Numerous opportunities for compliance and cleaner air exist within current programs

MADISON — A historic moment draws near as EPA prepares to unveil the first-ever standards to curb carbon pollution from power plants, which are currently the source of 40 percent of American carbon emissions. EPA’s carbon limits represent a major step forward for cleaner air, and a major step that Wisconsin has potential to make in stride.

“We have made a number of good decisions over the years that help reduce carbon pollution in Wisconsin, and there is no better time to embrace our best practices to achieve even greater results,” said Keith Reopelle, senior policy director for Clean Wisconsin. “It’s not just about complying with an EPA standard, but supporting our health, economy and quality of life with cleaner air.”

Extending the lifespan and reach of current clean energy policies and using existing infrastructure more efficiently could cut Wisconsin’s carbon dioxide emissions by as much as 43 percent below 2011 levels by the year 2020, according to analysis by World Resources Institute (WRI), a global sustainability research organization. Numerous opportunities for Wisconsin to cost-effectively reduce its emissions were found in their recent study.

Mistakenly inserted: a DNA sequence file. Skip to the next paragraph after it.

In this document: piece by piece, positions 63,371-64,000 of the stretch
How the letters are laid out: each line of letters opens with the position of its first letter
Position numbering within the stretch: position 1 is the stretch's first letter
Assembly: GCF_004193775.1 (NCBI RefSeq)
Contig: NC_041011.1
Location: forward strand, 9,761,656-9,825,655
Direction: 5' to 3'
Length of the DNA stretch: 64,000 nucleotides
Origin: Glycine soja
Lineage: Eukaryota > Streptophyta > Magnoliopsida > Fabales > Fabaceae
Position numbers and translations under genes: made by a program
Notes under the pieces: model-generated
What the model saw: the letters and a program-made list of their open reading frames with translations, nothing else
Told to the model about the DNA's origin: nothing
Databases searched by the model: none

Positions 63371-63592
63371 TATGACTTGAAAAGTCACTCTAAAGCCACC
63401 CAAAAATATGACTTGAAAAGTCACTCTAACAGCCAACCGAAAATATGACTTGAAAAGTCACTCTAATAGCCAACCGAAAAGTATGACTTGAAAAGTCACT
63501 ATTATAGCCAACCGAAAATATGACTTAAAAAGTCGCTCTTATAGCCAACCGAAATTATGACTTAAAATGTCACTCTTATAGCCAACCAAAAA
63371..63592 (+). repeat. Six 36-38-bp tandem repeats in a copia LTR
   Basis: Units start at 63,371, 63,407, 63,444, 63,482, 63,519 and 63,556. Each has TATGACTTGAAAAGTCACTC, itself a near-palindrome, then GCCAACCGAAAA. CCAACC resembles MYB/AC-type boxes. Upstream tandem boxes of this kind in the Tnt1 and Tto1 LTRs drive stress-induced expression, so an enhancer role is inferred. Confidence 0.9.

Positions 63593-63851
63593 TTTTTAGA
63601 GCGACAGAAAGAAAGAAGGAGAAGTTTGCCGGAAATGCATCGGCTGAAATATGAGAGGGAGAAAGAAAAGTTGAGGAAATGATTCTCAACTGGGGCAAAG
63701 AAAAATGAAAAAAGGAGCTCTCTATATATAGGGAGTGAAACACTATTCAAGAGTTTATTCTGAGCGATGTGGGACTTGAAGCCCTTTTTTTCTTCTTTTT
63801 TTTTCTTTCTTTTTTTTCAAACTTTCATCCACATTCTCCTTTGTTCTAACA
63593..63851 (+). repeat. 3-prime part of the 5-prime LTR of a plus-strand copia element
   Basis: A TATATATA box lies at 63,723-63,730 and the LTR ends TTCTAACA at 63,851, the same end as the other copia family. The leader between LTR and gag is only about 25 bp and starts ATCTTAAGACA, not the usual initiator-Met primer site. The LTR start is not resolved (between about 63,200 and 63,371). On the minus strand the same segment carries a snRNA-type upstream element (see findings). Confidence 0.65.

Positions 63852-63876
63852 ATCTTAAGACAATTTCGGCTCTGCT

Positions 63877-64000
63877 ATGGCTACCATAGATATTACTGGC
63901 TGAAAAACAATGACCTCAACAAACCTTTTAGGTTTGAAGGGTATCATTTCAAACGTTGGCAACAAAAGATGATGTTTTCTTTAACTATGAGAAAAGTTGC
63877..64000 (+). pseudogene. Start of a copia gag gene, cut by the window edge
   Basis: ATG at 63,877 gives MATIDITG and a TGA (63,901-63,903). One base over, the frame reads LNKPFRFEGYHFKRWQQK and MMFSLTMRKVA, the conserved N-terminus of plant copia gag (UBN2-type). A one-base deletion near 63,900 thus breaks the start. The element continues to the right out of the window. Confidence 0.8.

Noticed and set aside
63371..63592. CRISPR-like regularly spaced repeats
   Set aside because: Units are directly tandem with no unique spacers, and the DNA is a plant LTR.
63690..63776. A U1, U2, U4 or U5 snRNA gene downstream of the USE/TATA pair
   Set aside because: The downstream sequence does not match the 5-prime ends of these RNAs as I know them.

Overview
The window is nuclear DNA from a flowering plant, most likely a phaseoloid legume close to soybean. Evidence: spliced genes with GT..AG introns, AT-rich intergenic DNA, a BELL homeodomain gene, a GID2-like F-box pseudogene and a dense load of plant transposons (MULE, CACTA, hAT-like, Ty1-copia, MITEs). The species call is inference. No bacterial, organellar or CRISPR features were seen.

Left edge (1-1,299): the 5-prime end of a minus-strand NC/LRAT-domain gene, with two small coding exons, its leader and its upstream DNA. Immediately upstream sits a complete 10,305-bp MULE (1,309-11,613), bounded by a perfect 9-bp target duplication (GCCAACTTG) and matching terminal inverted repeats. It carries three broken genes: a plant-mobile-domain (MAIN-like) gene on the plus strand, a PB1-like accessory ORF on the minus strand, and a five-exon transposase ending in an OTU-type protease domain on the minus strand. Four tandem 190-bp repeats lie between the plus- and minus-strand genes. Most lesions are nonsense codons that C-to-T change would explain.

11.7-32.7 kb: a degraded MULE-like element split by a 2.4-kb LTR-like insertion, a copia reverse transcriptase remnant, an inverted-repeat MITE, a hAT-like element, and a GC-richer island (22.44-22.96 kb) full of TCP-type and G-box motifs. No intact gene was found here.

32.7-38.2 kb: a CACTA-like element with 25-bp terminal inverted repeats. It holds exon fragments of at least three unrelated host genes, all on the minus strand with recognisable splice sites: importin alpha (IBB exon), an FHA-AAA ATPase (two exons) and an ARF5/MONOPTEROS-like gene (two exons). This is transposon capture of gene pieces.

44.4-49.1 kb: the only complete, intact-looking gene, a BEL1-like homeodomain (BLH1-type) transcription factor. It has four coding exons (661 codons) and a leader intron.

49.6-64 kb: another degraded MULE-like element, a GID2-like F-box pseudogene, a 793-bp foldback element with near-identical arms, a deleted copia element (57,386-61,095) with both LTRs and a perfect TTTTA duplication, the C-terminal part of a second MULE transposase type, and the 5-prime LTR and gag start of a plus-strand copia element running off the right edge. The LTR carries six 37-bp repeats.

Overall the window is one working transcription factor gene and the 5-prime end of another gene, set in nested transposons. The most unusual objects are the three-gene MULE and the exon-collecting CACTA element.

“Wisconsin is already taking major strides to curb carbon pollution which make it well-placed to handle even ambitious federal standards for power plants,” said Rebecca Gasper, research analyst with World Resources Institute. “Our analysis shows that significant additional carbon reductions – by promoting clean energy and energy efficiency – are not only achievable in Wisconsin but can save money.”

According to WRI’s analysis:

  • An 11-percent reduction is possible with greater use of combined heat and power systems that use waste heat to generate electricity at sites like universities, hospitals and paper mills.
  • A 9-percent reduction is possible by continued investment in Focus on Energy, the state’s renewable energy and energy efficiency program.
  • A 6-percent reduction is possible by continuing to achieve annual 1-percent increases for renewable energy generation after meeting the 10 percent by 2015 Wisconsin Renewable Portfolio Standard.
  • An additional 9 percent could be gained by increasing output at currently operating natural gas plants. The analysis found that many plants are currently run well below capacity. Increasing coal plant efficiency stands chance to cut another 1 percent.